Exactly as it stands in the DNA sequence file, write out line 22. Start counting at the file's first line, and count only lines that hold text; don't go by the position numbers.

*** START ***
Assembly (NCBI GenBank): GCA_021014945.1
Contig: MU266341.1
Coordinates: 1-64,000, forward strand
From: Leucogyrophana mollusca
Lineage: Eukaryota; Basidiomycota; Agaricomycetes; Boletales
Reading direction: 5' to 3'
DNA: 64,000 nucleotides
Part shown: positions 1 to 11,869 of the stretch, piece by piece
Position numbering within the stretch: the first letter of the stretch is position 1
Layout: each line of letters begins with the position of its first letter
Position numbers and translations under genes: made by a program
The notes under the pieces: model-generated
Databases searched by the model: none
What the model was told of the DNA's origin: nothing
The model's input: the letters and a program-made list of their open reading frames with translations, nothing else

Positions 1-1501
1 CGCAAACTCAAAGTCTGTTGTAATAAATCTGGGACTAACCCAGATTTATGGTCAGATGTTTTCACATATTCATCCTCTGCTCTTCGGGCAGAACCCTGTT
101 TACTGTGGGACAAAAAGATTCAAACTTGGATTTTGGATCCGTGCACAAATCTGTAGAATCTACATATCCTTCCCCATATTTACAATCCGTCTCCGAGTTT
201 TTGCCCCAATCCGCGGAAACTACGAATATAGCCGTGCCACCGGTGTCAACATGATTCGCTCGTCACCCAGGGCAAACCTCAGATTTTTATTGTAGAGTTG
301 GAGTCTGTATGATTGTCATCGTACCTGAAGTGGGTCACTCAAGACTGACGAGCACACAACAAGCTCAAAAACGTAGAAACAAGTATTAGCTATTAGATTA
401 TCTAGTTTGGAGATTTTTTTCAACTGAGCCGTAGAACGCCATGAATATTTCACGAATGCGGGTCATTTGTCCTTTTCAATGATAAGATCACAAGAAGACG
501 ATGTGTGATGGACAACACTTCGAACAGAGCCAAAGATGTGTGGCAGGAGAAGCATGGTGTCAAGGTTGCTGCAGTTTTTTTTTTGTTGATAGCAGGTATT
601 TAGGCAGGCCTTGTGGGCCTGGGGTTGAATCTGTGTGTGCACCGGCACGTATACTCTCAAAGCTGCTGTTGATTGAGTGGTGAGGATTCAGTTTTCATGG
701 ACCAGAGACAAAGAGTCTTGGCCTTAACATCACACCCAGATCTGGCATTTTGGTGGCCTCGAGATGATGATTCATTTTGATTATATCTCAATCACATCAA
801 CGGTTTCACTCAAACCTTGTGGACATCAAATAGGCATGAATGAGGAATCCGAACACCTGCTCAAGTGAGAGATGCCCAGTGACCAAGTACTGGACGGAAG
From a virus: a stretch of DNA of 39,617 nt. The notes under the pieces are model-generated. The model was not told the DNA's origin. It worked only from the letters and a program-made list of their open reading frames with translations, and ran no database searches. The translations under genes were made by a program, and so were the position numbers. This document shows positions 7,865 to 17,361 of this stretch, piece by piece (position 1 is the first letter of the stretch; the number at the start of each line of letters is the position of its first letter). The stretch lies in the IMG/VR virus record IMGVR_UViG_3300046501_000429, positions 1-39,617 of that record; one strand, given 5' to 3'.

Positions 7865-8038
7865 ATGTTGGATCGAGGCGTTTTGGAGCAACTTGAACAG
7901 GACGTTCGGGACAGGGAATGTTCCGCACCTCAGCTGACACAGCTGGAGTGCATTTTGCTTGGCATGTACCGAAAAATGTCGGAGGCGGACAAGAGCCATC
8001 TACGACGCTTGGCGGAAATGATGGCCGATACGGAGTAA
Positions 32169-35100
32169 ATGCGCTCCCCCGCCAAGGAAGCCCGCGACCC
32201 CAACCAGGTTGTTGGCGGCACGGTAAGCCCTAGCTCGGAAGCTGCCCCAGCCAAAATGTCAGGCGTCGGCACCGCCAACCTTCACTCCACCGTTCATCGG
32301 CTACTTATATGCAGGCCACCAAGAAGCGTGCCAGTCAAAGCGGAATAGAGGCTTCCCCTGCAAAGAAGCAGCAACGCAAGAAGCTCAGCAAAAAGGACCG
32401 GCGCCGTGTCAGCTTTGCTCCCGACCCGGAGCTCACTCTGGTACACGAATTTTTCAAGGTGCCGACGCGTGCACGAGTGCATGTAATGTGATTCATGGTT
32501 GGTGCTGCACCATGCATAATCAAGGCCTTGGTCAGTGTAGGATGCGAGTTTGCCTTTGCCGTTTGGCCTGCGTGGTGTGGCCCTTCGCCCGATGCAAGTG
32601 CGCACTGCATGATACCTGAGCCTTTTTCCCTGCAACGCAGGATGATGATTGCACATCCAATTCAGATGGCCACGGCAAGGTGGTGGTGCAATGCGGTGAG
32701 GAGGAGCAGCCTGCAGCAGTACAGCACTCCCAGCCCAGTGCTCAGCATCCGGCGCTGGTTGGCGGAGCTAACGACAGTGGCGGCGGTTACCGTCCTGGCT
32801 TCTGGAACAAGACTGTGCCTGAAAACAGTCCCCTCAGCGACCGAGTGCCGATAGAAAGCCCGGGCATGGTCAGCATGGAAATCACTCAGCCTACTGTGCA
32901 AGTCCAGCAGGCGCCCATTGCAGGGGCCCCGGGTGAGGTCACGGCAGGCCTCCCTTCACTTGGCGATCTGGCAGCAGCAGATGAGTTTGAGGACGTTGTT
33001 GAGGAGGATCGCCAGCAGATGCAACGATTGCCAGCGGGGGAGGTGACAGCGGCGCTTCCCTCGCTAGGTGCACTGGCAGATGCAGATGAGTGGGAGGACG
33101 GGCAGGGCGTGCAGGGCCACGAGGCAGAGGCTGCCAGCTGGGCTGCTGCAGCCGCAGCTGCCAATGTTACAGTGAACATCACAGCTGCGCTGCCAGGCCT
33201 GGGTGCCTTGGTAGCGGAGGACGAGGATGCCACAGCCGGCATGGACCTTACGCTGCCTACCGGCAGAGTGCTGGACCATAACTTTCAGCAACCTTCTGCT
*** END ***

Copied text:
501 ATGTGTGATGGACAACACTTCGAACAGAGCCAAAGATGTGTGGCAGGAGAAGCATGGTGTCAAGGTTGCTGCAGTTTTTTTTTTGTTGATAGCAGGTATT